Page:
Body: It should consist of two body paragraphs to discuss the graph/table/diagram in detail.
Conclusion: Summarize the key points, meaning, and the major areas of the visual information.
Students should know a variety of synonyms for a word to interpret the table provided in a table/chart/graph. For instance, instead of using ‘increase’, they can write upsurge, roar, rise, or spike. Since a student is marked on the basis of four assessment criteria in the IELTS Writing section - Task Achievement, Coherence and Cohesion, Lexical Resource, and Grammatical Range and Accuracy. The lexical resource assesses the candidate based on their capability to use a wide range of vocabulary with natural and sophisticated control of lexical features. Using the correct vocabulary, comparing & contrasting data, and describing the main idea are some ways by which an aspirant can ensure a high band score in Writing Task 1. They are required to use a wide range of vocabulary and not to repeat words or phrases unless there is no alternative.
The tense forms that can be used in different situations for IELTS Table Chart Vocabulary are as follows:
Test takers can practice with the trainers and make sure to get feedback on their answers to improve. There is not only one right way to answer these questions, but you should try to align the answer with model answers instead.
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To write a table chart in IELTS, students need to follow certain tips such as analyzing the question, picking out the main information, writing an introduction and overview, and highlighting the details in the paragraph.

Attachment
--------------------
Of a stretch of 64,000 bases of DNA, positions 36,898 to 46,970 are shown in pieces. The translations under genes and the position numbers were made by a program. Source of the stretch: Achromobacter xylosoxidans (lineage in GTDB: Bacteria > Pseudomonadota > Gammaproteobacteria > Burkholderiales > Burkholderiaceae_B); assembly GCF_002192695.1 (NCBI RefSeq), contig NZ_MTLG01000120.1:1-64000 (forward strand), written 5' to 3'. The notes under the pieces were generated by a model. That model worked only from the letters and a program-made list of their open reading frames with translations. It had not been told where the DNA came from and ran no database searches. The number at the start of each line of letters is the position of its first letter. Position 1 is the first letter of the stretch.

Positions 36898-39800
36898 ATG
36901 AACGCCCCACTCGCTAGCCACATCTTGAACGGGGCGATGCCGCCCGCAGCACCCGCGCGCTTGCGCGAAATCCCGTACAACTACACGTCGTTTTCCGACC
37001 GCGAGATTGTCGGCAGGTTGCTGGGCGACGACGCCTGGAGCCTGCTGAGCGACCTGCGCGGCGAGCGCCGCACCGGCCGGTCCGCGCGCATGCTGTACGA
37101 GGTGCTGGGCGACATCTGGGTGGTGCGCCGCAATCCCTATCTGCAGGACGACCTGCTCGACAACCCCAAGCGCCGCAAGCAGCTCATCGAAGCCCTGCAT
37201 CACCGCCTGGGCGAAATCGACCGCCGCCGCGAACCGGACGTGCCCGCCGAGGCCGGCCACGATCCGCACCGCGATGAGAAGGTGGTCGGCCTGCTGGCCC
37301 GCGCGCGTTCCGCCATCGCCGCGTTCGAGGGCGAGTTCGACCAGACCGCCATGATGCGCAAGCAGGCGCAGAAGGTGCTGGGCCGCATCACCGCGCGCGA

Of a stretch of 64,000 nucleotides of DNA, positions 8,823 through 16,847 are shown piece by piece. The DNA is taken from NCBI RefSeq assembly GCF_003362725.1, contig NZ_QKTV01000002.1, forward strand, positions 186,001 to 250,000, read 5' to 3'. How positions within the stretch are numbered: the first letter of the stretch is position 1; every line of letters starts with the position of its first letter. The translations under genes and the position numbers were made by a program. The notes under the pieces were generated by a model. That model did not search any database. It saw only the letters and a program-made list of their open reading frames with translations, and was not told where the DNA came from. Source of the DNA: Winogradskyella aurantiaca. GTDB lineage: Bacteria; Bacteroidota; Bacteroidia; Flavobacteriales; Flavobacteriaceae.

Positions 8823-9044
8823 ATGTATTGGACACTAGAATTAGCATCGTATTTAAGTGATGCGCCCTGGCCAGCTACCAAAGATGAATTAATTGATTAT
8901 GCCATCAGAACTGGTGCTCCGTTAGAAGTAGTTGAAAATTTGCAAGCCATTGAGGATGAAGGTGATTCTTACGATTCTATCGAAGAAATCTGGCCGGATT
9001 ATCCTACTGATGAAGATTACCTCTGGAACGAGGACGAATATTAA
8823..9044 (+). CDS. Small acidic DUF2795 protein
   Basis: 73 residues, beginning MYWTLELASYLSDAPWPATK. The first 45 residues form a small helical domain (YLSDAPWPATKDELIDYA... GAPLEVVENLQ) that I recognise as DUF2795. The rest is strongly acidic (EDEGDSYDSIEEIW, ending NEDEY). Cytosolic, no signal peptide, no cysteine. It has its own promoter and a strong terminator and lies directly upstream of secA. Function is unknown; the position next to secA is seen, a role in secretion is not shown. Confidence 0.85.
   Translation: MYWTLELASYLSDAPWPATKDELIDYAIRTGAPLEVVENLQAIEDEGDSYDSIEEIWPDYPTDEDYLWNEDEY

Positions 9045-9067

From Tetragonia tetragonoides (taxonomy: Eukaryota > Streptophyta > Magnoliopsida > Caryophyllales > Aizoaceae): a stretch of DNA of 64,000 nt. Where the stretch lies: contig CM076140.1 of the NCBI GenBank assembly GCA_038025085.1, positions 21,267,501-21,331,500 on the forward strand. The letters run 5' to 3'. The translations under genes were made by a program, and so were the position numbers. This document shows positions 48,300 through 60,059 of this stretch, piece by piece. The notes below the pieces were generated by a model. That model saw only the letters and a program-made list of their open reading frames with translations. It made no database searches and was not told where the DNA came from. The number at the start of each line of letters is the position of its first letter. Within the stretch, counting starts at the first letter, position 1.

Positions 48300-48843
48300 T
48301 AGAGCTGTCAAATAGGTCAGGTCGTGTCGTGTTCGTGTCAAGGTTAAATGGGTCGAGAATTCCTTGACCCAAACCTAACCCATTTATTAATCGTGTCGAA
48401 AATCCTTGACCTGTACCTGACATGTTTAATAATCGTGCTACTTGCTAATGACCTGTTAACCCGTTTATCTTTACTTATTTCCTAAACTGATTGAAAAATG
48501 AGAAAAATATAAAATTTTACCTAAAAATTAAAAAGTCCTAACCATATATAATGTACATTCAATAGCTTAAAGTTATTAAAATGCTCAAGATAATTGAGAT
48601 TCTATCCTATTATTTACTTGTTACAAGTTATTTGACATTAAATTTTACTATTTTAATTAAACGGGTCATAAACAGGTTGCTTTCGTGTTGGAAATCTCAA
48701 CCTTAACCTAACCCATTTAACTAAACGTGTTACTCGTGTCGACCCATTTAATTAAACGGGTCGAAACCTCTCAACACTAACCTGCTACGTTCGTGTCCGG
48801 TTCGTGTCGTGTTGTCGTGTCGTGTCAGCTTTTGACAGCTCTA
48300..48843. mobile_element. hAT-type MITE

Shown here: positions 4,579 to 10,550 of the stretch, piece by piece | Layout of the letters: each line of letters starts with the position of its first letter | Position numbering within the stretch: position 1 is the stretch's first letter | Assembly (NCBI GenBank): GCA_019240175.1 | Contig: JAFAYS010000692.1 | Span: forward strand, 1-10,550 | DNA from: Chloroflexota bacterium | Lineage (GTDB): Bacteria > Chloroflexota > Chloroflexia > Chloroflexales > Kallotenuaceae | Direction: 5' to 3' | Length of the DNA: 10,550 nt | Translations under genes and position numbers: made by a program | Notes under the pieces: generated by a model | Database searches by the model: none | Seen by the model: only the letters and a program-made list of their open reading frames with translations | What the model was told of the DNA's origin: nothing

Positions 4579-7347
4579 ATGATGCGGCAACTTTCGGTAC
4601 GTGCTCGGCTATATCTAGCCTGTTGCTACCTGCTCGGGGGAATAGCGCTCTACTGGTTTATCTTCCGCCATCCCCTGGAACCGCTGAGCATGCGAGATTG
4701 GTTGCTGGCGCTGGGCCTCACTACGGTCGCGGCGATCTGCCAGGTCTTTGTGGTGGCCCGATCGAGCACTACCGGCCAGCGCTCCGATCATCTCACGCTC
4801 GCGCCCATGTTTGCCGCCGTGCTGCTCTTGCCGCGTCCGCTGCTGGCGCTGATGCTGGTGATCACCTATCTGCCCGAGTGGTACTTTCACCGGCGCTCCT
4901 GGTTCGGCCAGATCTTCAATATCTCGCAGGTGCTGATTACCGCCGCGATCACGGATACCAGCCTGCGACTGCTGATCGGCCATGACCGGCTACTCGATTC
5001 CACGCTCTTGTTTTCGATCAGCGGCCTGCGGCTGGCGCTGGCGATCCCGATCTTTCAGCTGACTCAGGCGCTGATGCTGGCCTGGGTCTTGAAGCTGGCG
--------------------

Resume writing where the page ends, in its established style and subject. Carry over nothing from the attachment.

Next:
To write a high-scoring essay, learning how to proceed with the planning stage is essential. After analyzing the task 1 IELTS table chart, look out for main features like units of measurement, time period, notable similarities, or prevalence of a trend. In the introduction, simply paraphrase the question by using synonyms or changing the sentence structure. In the overview, brief the reader about any comparison that can be spotted. The third and fourth paragraphs, which are the body of Writing Task 1, should include a detailed interpretation of the information presented in the table.
To write an effective response for Writing Task 1 of IELTS, properly analyzing the tables is a must. The analysis of the IELTS Task 1 Table Chart can be done by reflecting the relevant information, then summarizing it and identifying the main features, and drawing out comparisons.
Most students make the mistake of dedicating the whole allocated time for IELTS Writing task 1. However, the first two minutes should be dedicated to analyzing the question in the IELTS table chart, followed by identifying the main features and drawing comparisons. Once the analysis and recognition of the main features of the table chart are done, start writing. Divide the essay into an introduction, overview, and two paragraphs to highlight the key features.
The vocabulary that is commonly used in IELTS generally includes academic words, topic vocabulary, idioms, collocations, and phrasal verbs. An academic word list contains common words found in academic texts. Topic vocabulary has words and phrases that generally come in the test and is useful if students know about them because the more complex words they know, the better it would be to understand the context.
For instance, knowing the vocabulary that can be used in topics like diet, health, and fitness, information technology, advertising, environment, crime, science, education, etc., can prove very helpful. Idioms are a group of words whose meaning cannot be deduced from the individual words, for instance, ‘Over the moon’ or ‘once in a blue moon’ and others. Collocation is the set of words that can be placed together so as to connect them with other words.
Vocabulary comprises 25% weightage in the marking system of the IELTS Writing Section. It comes under the ‘lexical resource’ parameter of assessment of IELTS writing. If a candidate is able to demonstrate a flexible use of a wide range of vocabulary, they will be able to score high on the criteria of the lexical resource. If students are able to use a wide range of vocabulary and are able to use it in the correct place flexibly, their vocabulary is considered to be strong.